Over the summer months, I caught up with some long overdue television viewing time, and came across the American TV series “Billions”. For those that haven’t heard of it, the story is about a successful hedge fund manager, Bobby Axelrod, who is being investigated by the U.S Attorney for the Southern District of New York, for suspected insider trading. The complexity in the plot occurs due to a “conflict of interest”, as the U.S. Attorney’s wife works for Bobby’s firm, as a key person employee and investor.
The subject of “conflict of interest” has been playing on my mind ever since watching the series, and I wanted to discuss this area specifically for EIS and SEIS investing, in light of the schemes’ phenomenal growth and ever increasing popularity.
In fact, before I get into the topic, let me tell you just how successful SEIS and EIS have become. There has been a record level of funding received by SMEs and growth companies as of late. The schemes reached a historical record high of finance raised for companies in 2014/15 of up to £1.7 billion, per HMRC statistics. In that year alone a total of 3,130 companies received financing through the schemes. Since inception in 1993, nearly 25 thousand companies have received more than £14 billion of funding, proving the schemes to be integral components of the risk finance sector. The schemes have helped companies grow and succeed, they have created new jobs and have enabled innovative products and services to be introduced into the market.
So, to state it bluntly, the schemes are here to stay and their popularity is only increasing. That is why the topic of conflict of interest has come to the forefront of my consideration; as more people become aware of the schemes, more will want to participate.
So, when does a conflict of interest / independence requirement arise in an SEIS or EIS investment scenario?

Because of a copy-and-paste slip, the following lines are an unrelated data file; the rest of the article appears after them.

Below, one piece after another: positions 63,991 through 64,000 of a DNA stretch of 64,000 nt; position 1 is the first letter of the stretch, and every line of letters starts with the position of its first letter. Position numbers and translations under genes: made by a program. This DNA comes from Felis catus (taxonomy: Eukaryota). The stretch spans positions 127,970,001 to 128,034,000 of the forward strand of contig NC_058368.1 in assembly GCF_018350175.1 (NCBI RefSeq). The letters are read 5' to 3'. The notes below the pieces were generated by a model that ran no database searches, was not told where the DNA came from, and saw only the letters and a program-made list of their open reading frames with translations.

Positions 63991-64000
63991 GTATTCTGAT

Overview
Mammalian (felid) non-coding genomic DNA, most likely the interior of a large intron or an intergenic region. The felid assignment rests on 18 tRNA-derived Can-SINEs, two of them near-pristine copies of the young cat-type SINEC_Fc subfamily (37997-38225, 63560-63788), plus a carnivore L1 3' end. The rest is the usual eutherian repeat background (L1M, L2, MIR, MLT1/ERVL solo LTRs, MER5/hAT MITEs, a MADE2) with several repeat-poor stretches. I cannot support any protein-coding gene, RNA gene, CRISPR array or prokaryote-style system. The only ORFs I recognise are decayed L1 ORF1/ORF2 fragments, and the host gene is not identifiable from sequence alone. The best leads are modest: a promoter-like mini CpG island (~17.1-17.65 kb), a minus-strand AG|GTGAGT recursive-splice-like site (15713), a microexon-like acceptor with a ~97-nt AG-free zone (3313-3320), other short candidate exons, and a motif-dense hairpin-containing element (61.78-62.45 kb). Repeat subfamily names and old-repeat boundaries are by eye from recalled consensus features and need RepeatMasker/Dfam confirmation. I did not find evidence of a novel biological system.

An investor is not eligible for income tax relief or any other incentivisation offered by the schemes on the cost of their shares if they are considered to be “connected” with the company.
An investor can be connected in two ways:
1. Connection by financial interest – if an investor either controls or holds more than 30% of the share capital or voting rights, or if they are entitled to more than 30% of the company in the event of a dissolution they are conflicted out of the schemes. Even loans are considered to be a financial interest in the company. As such, EIS investors should avoid loaning money to the company, especially if the terms are not normal. These conditions apply from as early as two years before the issue of the EIS shares and end three years after issuance. For SEIS the term commences upon share issuance and lasts for three years.
2. Connection by employment – whether a person is management, an employee or a director, they are considered connected by employment and not eligible for income tax relief or any other benefits offered by the schemes from as early as two years before the EIS shares are issued and three years after. Again, there is a difference here under SEIS where the term commences upon share issuance and lasts for three years.
Of special note is the nature of the business angels’ relationship with the company. Many angels act as mentors or directors to their invested company. In order to maintain their tax incentives, angels must ensure that they do not receive any remuneration and have not been previously involved with the company before share issuance. There is an exception to the rule whereby business angels may still be able to claim relief if they subsequently become a paid director upon making the investment but there are a number of conditions that need to be met for this to be allowed.
As more companies seek to adopt the schemes, as well as to compensate their employees via stock options or performance based equity, the question of who is allowed to obtain SEIS and EIS comes to the forefront. Business owners and entrepreneurs should keep these independence regulations to the forefront of their minds when hiring key personnel and attracting their first rounds of finance.